John McEnroe said it pays to be cautious when kids turn pro before they can even obtain a driver's permit.

"He's not fully developed, and I don't think he should be professional now, personally," said the three-time Wimbledon champion, who first met and hit with Young when Young was 10 and who spoke about him at the All England club last year. "But on the other side of the coin, I don't know his parents' financial situation. If someone is going to pay him, a Nike, a million dollars -- I'm just throwing out a number -- to use rackets or clothes or sneakers, who am I to say not to do it?"

Agassi, 34, who turned pro at 16, said that tasting top competition at a young age isn't always a bad idea.

"I wouldn't say it's necessarily a mistake to be out here taking your lumps, because it's what you have to face ultimately."

© 2005 The Washington Post Company

onewoman74
04-19-2005, 06:13 PM
I think that is a very revealing article...i wish him the best, but it seems too much too soon. Maybe he will get through it and come out on top like Venus and Serena did a few years back...only time will tell.

Alvarillo
04-19-2005, 06:14 PM
Gasquet example????
Gasquet should have played Challngers before, cos he has lost 1 or 2 years because of he played a lot of ATP events since he won a match in Montecarlo some years ago, the example to follow is Nadal who before playing MS or ATP played a lot of Futures and Challengers and then ATP events, Gasquet began with WC to ATP, then when he saw he couldn't do it began to play smaller tournaments
but Nadal is the best example, he is the best of his generation right now! :)

onewoman74
04-19-2005, 06:19 PM
Gasquet example????
Gasquet should have played Challngers before, cos he has lost 1 or 2 years because of he played a lot of ATP events since he won a match in Montecarlo some years ago, the example to follow is Nadal who before playing MS or ATP played a lot of Futures and Challengers and then ATP events, Gasquet began with WC to ATP, then when he saw he couldn't do it began to play smaller tournaments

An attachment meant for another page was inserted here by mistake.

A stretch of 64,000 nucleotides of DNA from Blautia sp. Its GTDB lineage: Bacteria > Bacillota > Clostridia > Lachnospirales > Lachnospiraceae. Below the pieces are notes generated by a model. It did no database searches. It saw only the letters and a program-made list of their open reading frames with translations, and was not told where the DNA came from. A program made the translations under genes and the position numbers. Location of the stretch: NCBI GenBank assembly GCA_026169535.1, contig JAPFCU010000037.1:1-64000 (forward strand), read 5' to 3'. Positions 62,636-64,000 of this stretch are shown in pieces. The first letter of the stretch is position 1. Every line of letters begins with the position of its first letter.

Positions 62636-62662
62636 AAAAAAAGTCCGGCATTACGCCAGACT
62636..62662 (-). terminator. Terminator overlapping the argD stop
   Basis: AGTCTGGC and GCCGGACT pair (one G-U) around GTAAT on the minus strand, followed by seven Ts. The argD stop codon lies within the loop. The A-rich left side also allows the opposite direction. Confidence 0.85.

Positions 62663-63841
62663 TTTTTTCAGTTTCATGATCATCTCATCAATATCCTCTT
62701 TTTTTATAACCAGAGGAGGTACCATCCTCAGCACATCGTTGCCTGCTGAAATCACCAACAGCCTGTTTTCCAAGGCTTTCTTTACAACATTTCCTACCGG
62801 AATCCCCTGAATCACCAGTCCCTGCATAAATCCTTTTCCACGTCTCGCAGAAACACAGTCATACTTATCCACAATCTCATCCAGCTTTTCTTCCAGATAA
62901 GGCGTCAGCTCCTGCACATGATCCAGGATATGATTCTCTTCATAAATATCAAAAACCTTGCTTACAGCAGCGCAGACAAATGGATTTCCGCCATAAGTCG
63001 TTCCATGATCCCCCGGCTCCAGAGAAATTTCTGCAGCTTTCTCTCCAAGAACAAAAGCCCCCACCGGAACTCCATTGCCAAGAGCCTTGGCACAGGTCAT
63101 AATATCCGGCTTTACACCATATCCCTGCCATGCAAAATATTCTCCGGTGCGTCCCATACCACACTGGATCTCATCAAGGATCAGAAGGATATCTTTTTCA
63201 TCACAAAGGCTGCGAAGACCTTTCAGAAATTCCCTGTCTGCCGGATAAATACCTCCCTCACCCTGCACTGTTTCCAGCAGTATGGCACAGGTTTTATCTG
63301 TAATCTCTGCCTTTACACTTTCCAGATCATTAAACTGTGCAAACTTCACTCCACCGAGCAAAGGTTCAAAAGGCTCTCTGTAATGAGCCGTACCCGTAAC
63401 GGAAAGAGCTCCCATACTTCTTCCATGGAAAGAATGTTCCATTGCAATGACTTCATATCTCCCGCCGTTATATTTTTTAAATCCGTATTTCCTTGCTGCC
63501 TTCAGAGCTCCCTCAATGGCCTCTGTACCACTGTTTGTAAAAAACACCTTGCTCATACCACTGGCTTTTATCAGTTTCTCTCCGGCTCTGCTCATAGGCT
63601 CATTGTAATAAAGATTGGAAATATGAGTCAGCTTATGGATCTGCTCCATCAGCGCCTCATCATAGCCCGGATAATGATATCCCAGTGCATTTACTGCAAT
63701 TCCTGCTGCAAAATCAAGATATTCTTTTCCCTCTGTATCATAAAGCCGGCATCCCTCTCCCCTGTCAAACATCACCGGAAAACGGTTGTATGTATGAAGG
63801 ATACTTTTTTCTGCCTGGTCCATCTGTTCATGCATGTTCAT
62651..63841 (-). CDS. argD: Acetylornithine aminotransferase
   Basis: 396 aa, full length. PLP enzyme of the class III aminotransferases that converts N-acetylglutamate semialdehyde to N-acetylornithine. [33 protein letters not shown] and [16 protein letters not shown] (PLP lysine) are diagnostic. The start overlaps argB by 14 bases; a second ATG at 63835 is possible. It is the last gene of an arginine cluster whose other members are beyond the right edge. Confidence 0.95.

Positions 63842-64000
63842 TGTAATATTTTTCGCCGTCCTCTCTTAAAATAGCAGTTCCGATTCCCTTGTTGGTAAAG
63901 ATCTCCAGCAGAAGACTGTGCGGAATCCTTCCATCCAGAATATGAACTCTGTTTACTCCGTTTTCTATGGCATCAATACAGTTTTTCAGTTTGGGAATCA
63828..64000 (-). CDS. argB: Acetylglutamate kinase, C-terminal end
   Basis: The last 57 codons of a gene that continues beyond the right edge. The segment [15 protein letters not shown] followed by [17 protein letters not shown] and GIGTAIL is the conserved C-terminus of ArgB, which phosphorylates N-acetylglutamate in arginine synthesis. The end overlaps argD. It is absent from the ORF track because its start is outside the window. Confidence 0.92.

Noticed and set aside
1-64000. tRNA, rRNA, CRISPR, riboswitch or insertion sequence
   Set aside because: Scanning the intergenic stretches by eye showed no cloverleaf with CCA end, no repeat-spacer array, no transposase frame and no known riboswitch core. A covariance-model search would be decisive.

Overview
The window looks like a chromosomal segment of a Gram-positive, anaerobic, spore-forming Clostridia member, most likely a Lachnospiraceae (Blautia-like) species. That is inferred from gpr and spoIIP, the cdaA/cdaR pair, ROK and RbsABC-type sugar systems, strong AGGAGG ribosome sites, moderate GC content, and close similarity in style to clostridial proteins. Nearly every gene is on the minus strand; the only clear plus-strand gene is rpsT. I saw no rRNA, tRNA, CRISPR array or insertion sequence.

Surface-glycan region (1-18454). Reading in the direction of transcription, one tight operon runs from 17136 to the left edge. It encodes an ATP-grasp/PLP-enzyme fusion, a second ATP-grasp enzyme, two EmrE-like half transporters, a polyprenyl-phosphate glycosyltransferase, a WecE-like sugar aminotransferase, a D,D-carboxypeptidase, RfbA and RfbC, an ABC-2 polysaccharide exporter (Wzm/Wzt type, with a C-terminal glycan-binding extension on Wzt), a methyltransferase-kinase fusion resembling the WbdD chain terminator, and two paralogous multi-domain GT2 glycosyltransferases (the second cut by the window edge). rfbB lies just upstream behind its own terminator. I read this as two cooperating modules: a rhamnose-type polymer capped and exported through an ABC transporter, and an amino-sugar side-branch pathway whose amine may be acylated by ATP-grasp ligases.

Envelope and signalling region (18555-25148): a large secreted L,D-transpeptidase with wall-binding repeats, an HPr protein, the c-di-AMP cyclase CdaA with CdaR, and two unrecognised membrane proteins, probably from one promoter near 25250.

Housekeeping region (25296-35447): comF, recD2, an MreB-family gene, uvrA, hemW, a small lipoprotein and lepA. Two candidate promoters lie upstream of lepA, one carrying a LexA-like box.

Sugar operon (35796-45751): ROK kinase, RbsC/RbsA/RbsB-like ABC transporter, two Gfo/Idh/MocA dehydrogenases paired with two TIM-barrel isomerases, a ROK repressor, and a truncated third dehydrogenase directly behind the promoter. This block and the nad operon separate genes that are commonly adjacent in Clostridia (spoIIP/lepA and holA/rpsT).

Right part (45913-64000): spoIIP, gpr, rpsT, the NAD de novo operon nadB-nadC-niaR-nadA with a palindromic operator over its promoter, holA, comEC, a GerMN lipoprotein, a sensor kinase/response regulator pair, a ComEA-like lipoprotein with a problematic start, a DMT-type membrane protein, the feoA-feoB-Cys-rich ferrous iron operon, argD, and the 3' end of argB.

but Nadal is the best example, he is the best of his generation right now! :)

I agree w/ your post...u have to work your way to the top. It's hard when you have people throwing money at you every which way...I say work hard now and make your money later. ;)

TheMightyFed
04-19-2005, 07:13 PM
Gasquet example????
Gasquet should have played Challngers before, cos he has lost 1 or 2 years because of he played a lot of ATP events since he won a match in Montecarlo some years ago, the example to follow is Nadal who before playing MS or ATP played a lot of Futures and Challengers and then ATP events, Gasquet began with WC to ATP, then when he saw he couldn't do it began to play smaller tournaments
but Nadal is the best example, he is the best of his generation right now! :)
This is bullshit, you can check on ATP website, he played mostly Futures and Challengers apart from a few tournies in France, which is understandable, and clay South American season in 04.
In addition, this WC in Monte-Carlo made him the youngest player to win a TMS match, which will remain in his record as a milestone. ;)

federer express
04-19-2005, 07:18 PM
one good week and everyone should follow gasquet's example.
one more slam at the AO and safin was ready to take over as world no 1
one tms win and nadal is now ready to dominate on clay and win the french
one win in davis cup doubles and andy murray is the next best thing in britain

one more post and i'm at 985 :p

Marine
04-19-2005, 07:18 PM
but Nadal is the best example, he is the best of his generation right now! :)

But Richard proved the last week he has no cause to be jealous of him, at least in the game. Physically he can improve ;)

TheMightyFed
04-19-2005, 07:25 PM
one good week and everyone should follow gasquet's example.
one more slam at the AO and safin was ready to take over as world no 1
one tms win and nadal is now ready to dominate on clay and win the french
one win in davis cup doubles and andy murray is the next best thing in britain

On Gasquet I'm sorry but it's pretty rare to see a young guy coming off of a Challenger, qualies, and beating the Unbeatable, the guy who lost once in 8 months... he didn't play an ATP match before MC ! Interesting to compare his run to Young losing streak at ATP level...

federer express
04-19-2005, 07:26 PM
On Gasquet I'm sorry but it's pretty rare to see a young guy coming off of a Challenger, qualies, and beating the Unbeatable, the guy who lost once in 8 months... he didn't play an ATP match before MC ! Interesting to compare his run to Young losing streak at ATP level...

dont apologise. gasquet's performances were just unbelievable. but let him back that week up with some other good results before hailing him as richie le roi! :)